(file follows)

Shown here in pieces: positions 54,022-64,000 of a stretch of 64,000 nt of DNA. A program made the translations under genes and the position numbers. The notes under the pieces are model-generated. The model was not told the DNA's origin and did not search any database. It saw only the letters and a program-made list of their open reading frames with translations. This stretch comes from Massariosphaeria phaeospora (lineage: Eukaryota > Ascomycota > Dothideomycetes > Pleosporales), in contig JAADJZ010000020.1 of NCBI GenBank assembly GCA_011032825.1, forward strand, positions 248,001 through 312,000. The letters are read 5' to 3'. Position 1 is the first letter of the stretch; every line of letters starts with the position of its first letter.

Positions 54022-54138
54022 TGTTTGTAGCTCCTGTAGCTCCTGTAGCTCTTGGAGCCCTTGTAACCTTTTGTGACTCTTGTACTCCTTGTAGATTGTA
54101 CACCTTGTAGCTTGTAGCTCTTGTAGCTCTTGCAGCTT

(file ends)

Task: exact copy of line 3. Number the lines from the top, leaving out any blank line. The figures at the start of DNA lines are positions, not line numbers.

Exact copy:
54022 TGTTTGTAGCTCCTGTAGCTCCTGTAGCTCTTGGAGCCCTTGTAACCTTTTGTGACTCTTGTACTCCTTGTAGATTGTA